Brussels, 26 July 2004
The Commission has sent two separate “statements of objections” to two UK mobile network operators (MNOs), O2 and Vodafone. The objections relate to the rates that both O2 and Vodafone charged other MNOs for international roaming at wholesale level. Other MNOs needed to roam on O2’s and Vodafone’s UK networks in order to enable their own subscribers to use their mobile phones while in the UK. This situation is known as international roaming. The high roaming fees were detrimental to consumers travelling to the UK.
“The number of mobile subscribers in the EU is enormous and 81% of EU citizens now have a mobile telephone. In a number of Member States the mobile subscription rate is close to 90%. Also, Europeans are travelling more and more each year and mobile subscribers are using their phones abroad as frequently as they do in their own home country. But the high level of the international roaming prices has made this very expensive. This high level also contrasts sharply with the much lower tariffs applied for domestic calls. I hope that our action today makes a contribution to rectifying this state of affairs”, Competition Commissioner Mario Monti commented.
The Commission’s investigation has revealed that Vodafone, since 1997 through at least until the end of September 2003, exploited its dominant position in the UK market for the provision of international roaming services at wholesale level on its own network. The abuse consisted in charging unfair and excessive prices (otherwise known as IOTs or “Inter-operator tariffs”) to European MNOs.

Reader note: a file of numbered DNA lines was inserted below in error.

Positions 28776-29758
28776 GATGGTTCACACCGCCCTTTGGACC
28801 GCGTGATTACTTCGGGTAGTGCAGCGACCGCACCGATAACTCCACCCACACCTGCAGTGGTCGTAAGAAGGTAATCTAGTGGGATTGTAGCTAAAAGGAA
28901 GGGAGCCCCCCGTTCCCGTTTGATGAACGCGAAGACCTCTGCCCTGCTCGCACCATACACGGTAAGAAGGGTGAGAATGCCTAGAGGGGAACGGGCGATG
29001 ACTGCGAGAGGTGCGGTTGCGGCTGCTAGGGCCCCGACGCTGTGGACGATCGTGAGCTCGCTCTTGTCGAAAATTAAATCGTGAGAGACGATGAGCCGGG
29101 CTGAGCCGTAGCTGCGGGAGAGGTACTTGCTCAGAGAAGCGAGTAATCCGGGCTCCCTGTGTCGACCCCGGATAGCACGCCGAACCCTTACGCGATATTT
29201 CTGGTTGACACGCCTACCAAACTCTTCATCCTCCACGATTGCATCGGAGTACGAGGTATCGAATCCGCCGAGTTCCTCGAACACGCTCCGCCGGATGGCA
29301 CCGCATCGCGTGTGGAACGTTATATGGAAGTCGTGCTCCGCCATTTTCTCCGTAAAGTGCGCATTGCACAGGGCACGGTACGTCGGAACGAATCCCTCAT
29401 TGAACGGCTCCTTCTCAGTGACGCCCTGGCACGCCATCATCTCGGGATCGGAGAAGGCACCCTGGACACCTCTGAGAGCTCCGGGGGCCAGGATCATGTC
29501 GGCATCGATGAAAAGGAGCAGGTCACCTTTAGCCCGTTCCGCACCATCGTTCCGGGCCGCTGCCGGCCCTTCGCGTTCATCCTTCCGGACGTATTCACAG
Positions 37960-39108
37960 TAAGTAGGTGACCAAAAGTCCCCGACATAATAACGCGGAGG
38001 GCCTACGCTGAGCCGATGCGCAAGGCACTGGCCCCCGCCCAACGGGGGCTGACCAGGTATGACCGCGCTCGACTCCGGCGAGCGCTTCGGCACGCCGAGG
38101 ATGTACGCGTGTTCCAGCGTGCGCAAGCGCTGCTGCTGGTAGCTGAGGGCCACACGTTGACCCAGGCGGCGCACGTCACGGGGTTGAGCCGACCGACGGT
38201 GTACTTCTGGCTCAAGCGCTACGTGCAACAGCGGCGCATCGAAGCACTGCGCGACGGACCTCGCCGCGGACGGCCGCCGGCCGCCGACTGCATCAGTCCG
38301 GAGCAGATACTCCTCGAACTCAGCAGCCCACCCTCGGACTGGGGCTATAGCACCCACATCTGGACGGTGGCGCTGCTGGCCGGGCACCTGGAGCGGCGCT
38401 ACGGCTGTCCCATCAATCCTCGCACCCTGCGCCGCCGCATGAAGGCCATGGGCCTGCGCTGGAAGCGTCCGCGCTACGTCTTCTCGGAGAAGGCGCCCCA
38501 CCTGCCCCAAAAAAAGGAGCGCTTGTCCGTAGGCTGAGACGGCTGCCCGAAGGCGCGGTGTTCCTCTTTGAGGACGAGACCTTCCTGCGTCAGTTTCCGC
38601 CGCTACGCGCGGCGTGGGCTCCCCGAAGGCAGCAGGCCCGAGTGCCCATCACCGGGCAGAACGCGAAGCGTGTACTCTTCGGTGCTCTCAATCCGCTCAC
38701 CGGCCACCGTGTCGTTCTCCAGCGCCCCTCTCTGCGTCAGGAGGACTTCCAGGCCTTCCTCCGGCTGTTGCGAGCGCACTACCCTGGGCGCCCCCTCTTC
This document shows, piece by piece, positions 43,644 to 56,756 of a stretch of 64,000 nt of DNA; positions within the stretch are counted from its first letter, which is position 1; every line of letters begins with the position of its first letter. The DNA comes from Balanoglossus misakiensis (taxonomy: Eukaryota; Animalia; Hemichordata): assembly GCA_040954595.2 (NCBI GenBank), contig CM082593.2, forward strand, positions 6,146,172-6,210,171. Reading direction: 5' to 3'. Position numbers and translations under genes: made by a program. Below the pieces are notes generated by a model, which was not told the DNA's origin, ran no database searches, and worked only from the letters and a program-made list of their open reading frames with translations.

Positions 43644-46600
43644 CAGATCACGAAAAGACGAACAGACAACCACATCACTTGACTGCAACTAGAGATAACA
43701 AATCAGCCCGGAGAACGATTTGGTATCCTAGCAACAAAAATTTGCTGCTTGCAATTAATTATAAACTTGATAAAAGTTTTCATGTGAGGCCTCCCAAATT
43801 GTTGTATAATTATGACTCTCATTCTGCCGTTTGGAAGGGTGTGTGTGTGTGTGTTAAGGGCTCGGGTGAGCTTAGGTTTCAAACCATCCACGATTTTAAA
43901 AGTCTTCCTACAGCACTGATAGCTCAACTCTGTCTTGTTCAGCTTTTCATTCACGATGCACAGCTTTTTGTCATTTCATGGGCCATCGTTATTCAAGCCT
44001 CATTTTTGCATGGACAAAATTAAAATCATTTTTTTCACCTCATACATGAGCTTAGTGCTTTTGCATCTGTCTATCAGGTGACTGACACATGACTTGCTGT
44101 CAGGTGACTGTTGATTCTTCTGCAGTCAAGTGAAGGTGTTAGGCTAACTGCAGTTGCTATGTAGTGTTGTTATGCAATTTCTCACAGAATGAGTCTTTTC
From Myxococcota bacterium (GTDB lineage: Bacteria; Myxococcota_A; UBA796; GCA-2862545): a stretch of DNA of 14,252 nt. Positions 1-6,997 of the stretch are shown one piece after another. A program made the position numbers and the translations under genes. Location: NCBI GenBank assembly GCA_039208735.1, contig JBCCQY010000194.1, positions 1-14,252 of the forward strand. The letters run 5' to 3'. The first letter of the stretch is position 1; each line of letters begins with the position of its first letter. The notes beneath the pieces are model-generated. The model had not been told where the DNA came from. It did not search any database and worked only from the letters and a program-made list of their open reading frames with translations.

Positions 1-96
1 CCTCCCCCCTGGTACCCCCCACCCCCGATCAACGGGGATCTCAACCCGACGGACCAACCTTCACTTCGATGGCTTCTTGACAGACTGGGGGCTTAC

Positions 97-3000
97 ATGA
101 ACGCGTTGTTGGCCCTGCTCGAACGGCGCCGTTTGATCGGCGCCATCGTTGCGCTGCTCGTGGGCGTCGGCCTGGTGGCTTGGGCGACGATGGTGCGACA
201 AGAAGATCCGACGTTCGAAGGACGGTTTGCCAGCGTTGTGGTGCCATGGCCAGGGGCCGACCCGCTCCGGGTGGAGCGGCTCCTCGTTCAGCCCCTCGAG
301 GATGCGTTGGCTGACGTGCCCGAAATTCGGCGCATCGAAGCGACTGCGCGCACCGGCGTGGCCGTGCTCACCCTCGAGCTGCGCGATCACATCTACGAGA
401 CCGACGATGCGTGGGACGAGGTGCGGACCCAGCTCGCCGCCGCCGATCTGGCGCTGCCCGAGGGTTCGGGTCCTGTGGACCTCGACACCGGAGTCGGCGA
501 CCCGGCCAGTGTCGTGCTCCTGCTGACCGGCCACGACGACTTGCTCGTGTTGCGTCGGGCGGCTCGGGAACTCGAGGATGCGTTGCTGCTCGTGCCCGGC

The Commission has come to the same conclusions as regards the IOTs charged by O2 but for the period beginning 1998 and at least up until the end of September 2003.
On the basis of the evidence gathered during inspections carried out in July 2001, the Commission concluded that each individual UK network constituted, at least with regard to the period from 1997/1998 until the end of September 2003, a separate market. Both Vodafone and O2 enjoyed a dominant position with respect to their networks in the relevant time period. As far as the level of IOTs is concerned, the investigation revealed that the roaming services in question yielded profits several times higher than other comparable services supplied by MNOs. In particular, the pricing of roaming calls exceeded by far the prices that Vodafone and O2 had applied during the above mentioned period for similar calls made on their respective networks by UK subscribers of “Independent Service Providers” (ISPs) to whom both O2 and Vodafone had supplied wholesale airtime access.
The provision of wholesale airtime access to UK subscribers of ISPs bears considerable similarities to the provision of wholesale international roaming services to foreign MNOs, whose subscribers use their mobile phone when roaming in the UK. The Commission therefore questions the enormous price differentials between two fundamentally comparable services.
The statement of objections sets out the Commission’s preliminary position on the infringements of the competition rules. Both Vodafone and O2 will now have the opportunity to respond to the Commission’s preliminary findings in writing and in an oral hearing. But these preliminary findings do not in any way prejudice the outcome of the probe.